Reported airline ancillary revenue $27.1 billion in 2012 – up 19.6% from 2011
Globally the amount of money that airlines made from ancillary services is growing faster than the amount they make from tickets. Research figures indicate that airlines made some $27 billion from ancillary services in 2012, up about 19% from 2011. Ancillary services include baggage fees, onboard food and drink, early boarding benefits, commission based activities, frequent flier activities, insurance, holiday booking, car hire and hotel booking. According to the research by Idea Works and Car Trawler, ancillaries now account for 6% of all airline revenue. Optional services such as onboard food and drinks, checked baggage and early boarding access now account for a bit over half (56%) of total airline ancillaries. The other 44% is “business opportunities linked to a passenger’s trip such as hotel and car rental bookings, and even the use of a co-branded credit card to accrue frequent flier miles or points.” Based on the total amount airlines earn from ancillary services, globally Ryanair was 6th in 2012 with € 1,064,200,000, AirFrance/KLM 7th with €924,000,000 and easyJet was 8th with €880,903,848.
Reported Airline Ancillary Revenue Surged to $27.1 Billion in 2012—Up 19.6% in One Year
research from Ideaworks and Cartrawler reported in their press release at
Once largely limited to low fare airlines, ancillary revenue is now a priority for many airlines
worldwide with new activity among global carriers in Europe. The disclosures of ancillary
revenue, which IdeaWorksCompany has analyzed since 2007, demonstrate how far the
industry’s approach to ancillary revenue has developed in the past six years.
Annual Financial Disclosures of Ancillary Revenue
Posted by 53 Airlines = $27.1 billion
Posted by 50 Airlines = $22.6 billion
Posted by 47 Airlines = $21.46 billion
Posted by 47 Airlines = $13.47 billion
Posted by 35 Airlines = $10.25 billion
Posted by 23 Airlines = $2.45 billion
Annual results are associated with a fiscal period that ended in the year indicated.
The trend for 2012 indicates increased disclosure of ancillary revenue results by airlines. In
addition to Air France/KLM and Korean Air, the list includes four new global airline additions
to the total of 53 disclosing carriers. easyJet flew against this trend by opting to not provide
ancillary revenue results for 2012. easyJet results were estimated by IdeaWorksCompany
using last year’s reported ancillary revenue with adjustments applied for a la carte initiatives described by the company for 2012. The airline simply has too large an ancillary revenue presence to be excluded from the top 10 lists.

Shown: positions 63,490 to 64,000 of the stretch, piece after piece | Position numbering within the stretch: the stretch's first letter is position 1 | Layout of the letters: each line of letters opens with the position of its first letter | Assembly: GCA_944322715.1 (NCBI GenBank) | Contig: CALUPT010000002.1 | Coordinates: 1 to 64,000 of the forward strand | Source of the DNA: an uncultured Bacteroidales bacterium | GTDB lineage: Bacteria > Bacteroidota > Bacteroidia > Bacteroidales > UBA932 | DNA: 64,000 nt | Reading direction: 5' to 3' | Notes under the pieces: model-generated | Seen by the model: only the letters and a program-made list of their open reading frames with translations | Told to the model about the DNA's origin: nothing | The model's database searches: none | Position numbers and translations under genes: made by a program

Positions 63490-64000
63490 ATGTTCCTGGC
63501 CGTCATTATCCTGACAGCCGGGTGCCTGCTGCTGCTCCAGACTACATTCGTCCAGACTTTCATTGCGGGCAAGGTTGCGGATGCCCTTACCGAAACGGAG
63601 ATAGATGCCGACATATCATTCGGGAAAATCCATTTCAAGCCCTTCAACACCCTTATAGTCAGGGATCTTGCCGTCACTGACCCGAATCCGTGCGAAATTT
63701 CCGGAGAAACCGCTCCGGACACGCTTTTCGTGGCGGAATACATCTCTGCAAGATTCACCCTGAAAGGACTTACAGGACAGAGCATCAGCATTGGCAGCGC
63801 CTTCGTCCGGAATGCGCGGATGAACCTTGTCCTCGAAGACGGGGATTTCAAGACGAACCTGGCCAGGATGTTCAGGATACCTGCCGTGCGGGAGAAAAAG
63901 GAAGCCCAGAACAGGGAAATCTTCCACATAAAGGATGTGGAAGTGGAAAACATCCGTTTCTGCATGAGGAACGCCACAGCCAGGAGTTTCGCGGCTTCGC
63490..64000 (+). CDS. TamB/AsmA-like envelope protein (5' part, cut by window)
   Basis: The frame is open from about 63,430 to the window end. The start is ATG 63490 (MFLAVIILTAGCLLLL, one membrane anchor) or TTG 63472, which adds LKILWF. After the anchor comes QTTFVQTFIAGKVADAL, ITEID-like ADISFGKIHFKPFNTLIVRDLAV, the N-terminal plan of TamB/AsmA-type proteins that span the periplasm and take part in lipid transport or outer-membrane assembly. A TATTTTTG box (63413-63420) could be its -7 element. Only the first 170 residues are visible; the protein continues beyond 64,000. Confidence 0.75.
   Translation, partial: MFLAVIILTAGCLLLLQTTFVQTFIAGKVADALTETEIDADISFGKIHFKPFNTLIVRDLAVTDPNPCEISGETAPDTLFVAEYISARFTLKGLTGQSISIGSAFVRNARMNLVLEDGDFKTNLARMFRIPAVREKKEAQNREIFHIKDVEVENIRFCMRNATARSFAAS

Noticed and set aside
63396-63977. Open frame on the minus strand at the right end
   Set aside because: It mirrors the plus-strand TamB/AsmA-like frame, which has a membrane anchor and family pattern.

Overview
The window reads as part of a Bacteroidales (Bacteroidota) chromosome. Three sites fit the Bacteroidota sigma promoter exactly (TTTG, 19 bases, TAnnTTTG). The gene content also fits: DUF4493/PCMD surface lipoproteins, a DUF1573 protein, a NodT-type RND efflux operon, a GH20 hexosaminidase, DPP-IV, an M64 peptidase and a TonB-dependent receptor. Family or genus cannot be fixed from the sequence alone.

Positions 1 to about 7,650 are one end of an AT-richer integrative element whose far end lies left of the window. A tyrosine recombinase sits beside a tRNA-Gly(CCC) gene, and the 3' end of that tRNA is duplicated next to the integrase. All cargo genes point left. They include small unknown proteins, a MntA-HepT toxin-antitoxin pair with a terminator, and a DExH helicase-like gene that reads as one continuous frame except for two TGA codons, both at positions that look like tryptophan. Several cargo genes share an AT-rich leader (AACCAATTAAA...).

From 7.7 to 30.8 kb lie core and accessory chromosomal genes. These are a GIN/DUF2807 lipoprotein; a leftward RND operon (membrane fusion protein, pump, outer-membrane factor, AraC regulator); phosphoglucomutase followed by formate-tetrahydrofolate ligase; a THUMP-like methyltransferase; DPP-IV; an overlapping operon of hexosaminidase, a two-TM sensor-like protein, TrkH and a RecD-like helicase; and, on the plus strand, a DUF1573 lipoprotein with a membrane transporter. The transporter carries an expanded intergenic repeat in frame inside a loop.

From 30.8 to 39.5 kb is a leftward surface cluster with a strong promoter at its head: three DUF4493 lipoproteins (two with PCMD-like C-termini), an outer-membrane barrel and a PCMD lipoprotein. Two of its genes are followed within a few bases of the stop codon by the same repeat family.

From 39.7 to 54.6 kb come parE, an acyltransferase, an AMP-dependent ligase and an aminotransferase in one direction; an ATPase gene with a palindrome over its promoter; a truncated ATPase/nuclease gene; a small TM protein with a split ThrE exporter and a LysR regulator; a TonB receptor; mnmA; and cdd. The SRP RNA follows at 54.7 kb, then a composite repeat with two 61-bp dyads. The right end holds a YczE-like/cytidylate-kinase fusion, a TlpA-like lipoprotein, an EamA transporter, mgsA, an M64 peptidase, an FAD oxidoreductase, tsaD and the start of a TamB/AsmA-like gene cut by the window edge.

Details and tables at
Airlines benefit from boom in ancillary sales
Airlines are continuing to make more money from the sale of ancillary services, according to research.
The world’s carriers are predicted to pull in total revenue of €42.6 billion in add-on services such as baggage fees, onboard food and drink and early boarding benefits, according to the report from consultant Idea Works Company and online car rental specialist Car Trawler.
This represents an 18 per cent increase in revenue from 2012’s figure of $36.1 billion.
According to the research, ancillaries now account for 6% of all airline revenue and total add-on sales have almost doubled in the last three years when they were around $22.6 billion in 2010.
Optional services such as onboard food and drinks, checked baggage and early boarding access now account for about 56 % or $23.7 billion of total airline ancillaries.
“This leaves a significant 44% share provided by business opportunities linked to a passenger’s trip such as hotel and car rental bookings, and even the use of a co-branded credit card to accrue frequent flier miles or points,” said Jay Sorensen, president of Idea Works Company.
The major seven US airlines are leading the way with the charging of ancillary fees with predicted total revenue of $14.3 billion in 2013 – baggage charges alone make up around 25 per cent of this add-on income.
Mike McGearty, CEO of Car Trawler, added: “Airlines are not just competing with each other for a share of the passenger market, they’re also competing for a cut of each passenger’s total travel budget.
“The airlines that will win the ancillary revenue race will be those who adopt a proactive approach to online retailing by focusing on satisfying the needs of the customer along every step on the sales journey and by ensuring that their ancillary partners do the same.”